Trafficking victims live among us. They may grow our food, make our clothes, serve us in a restaurant, do our hair or nails, or build our electronic devices.
Trafficking occurs in every state in every nation. The number of networks of sisters working against trafficking around the world is an impressive force, but the problem of trafficking is getting worse: In the United States alone, there was a 35 percent increase in sex trafficking reported in 2016, according to Polaris, while labor trafficking reports rose by 47 percent.
Catholic sisters all over the world have been increasing their efforts to fight trafficking. One effective anti-trafficking group is the U.S. Catholic Sisters Against Human Trafficking (USCSAHT). It was my good fortune to be a charter member of the first board of directors, since I was doing anti-trafficking advocacy at the United Nations at the time.
The 15 sisters on the board are from different congregations and from all over the country, but they do have one thing in common: They are engaged in a wide variety of ministries that involve work against human trafficking.
Some of the board members offer services for survivors of trafficking: rescue, protection, education, rehabilitation. Others create newsletters, maintain websites, act as the justice representative for their congregations, or do advocacy in Washington, D.C., in their state capitals, or with local officials. All have created prayer services and educational resources for their congregations or other organizations they belong to; many of these resources and prayer services can be found on the organization's website.
The organization was legally incorporated within the past year, so the original informal board is now the first official board. We met Oct. 8-10 at the Washington Retreat Center, a ministry of the Franciscan Sisters of the Atonement. The meeting was devoted to planning, capacity-building and setting the vision for the next three years in leadership, membership, program and services.
The second night of the meeting, we board members gathered in front of the White House for a prayer service. Holding candles and posters, we prayed for homeless youth. (In March, a month after vowing to end human trafficking, President Donald Trump proposed through his budget to eliminate the Interagency Council on Homelessness.) We also prayed for people on the move, especially the 22 million refugees. The president wants to wall them out, deport them, ban then and turn them away.
As we prayed, other people would slip in, indicating their support by whispered word or expression. A Hasidic Jewish family, a tourist couple and several others hovered quietly around the edges of our group. An evangelical minister walked into the middle of the circle and with extravagant gestures to heaven loudly called down the blessing of God, to which we all enthusiastically agreed, "Amen!"
Many religious congregations, individuals and coalitions are members of our anti-trafficking coalition, but everyone has access to anti-trafficking resources on the website: curriculum, teaching modules, faith resources, newsletters, video, information about slave-free goods and services, and suggested actions.
Besides providing a networking tool for members and a source of education for everyone, U.S. Catholic Sisters Against Human Trafficking was founded to be the official U.S. representative of a global network of sisters working against human trafficking. The global umbrella group, Talitha Kum (from Jesus' Aramaic words, "little girl, get up"), works with its director and with national and regional coalitions of sisters around the world that are engaged in anti-trafficking work.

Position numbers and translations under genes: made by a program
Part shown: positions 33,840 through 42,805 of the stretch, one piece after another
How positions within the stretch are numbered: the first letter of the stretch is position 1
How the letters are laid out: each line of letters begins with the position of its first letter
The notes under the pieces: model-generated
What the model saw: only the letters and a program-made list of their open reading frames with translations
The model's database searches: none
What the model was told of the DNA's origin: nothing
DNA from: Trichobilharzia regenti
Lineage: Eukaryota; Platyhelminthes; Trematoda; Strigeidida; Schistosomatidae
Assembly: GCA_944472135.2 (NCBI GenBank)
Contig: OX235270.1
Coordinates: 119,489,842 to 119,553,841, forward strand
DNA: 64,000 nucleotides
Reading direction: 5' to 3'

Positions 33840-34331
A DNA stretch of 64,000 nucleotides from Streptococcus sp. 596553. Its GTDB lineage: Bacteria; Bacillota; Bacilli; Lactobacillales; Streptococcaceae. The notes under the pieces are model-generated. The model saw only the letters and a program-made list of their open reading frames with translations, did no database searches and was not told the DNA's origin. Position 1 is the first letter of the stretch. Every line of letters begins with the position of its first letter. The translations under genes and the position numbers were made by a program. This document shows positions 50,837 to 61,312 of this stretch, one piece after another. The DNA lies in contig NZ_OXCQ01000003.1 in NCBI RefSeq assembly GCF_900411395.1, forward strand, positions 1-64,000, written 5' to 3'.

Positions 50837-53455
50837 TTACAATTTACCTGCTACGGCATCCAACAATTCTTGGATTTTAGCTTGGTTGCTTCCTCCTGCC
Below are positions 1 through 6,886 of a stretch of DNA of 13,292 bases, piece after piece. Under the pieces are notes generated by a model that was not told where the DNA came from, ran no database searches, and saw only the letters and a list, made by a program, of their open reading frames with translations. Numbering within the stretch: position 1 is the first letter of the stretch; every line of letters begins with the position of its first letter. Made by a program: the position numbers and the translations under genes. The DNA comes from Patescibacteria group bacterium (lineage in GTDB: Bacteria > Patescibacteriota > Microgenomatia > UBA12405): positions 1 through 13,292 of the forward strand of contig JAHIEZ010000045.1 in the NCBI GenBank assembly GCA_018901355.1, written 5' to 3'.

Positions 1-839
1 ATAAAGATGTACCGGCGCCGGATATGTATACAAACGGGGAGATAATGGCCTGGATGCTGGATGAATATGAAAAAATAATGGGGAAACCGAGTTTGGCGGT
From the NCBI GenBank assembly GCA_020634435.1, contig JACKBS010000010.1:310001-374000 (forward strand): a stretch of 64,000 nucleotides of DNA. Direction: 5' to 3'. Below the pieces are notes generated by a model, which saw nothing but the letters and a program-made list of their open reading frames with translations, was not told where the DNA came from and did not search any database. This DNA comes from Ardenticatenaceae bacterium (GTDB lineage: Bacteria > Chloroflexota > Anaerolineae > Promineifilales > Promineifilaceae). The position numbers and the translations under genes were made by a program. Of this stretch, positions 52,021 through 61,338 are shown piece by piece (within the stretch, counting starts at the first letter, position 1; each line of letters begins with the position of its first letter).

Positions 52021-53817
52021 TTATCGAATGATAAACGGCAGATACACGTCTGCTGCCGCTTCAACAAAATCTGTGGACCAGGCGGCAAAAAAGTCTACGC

The U.S. Conference of Catholic Bishops recently mentioned our group in its anti-trafficking newsletter, noting, "U.S. Catholic Sisters Against Human Trafficking utilizes social media to showcase positive efforts and victories of women and men working tirelessly to combat trafficking."
Work against trafficking is not a single-issue ministry for the sisters, as trafficking has many root causes:
- Poverty and lack of decent work drive men and women to seek work to support themselves and their families. Desperate parents may sell their children. Most trafficked people work in commercial sex trades or forced labor. They are also exploited through involuntary domestic servitude, bonded or debt labor, child soldiering, begging, crimes, forced marriage and organ removal.
- Migration puts refugees and other people on the move into harm's way, making them vulnerable to traffickers. According to the United Nations refugee agency, UNHCR, there are more than 65 million people currently displaced worldwide, more than at any time since World War II.
- Political upheaval is a major cause of forced migration as desperate people flee from persecution or violence. Trafficking is the end result of complex interconnected social factors.
- Climate change disasters and other natural disasters can be causal factors for all the issues above, increasing poverty, migration and political instability.
The logo of the U.S. Catholic Sisters Against Human Trafficking is particularly apt: It shows a green shoot growing out of the darkness from behind prison bars. It is coming out crooked at first, but as it leaves the cage, it straightens and grows up toward the light. All sisters who have worked with survivors of trafficking can see the victims' journey in that little shoot. We are all doing what we can to light up the darkness and take away the bars.
[Ursuline Sr. Michele Morek is Global Sisters Report's liaison to sisters in North America. Her email address is firstname.lastname@example.org.]
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